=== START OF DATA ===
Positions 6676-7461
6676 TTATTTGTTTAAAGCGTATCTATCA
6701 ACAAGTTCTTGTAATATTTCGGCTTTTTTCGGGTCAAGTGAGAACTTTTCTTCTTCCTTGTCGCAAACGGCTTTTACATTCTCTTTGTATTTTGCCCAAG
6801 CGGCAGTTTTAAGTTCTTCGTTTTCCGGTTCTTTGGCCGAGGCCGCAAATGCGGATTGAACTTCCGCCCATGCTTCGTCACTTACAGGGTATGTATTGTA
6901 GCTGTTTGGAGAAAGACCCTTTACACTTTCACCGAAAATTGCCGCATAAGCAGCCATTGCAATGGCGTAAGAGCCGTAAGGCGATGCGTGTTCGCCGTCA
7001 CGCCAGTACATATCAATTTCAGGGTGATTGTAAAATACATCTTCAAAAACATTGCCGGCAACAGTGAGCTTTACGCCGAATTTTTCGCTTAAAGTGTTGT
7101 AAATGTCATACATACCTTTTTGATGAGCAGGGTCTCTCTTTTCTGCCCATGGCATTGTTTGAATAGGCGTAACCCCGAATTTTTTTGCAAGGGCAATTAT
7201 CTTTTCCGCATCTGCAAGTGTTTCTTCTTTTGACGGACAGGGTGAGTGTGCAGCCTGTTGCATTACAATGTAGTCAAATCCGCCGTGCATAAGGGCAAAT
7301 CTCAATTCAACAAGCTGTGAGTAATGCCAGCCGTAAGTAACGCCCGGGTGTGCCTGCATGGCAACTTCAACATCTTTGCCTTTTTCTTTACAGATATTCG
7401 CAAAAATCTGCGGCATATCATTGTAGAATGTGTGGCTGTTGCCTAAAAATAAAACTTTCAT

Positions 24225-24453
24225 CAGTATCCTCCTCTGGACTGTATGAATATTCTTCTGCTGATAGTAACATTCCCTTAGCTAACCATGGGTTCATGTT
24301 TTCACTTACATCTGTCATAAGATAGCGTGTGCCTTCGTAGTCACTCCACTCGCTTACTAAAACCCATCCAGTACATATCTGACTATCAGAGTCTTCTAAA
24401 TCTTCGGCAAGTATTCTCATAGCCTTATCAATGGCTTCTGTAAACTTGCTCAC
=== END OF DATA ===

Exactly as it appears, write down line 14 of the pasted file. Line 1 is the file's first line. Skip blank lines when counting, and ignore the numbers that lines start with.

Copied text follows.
24401 TCTTCGGCAAGTATTCTCATAGCCTTATCAATGGCTTCTGTAAACTTGCTCAC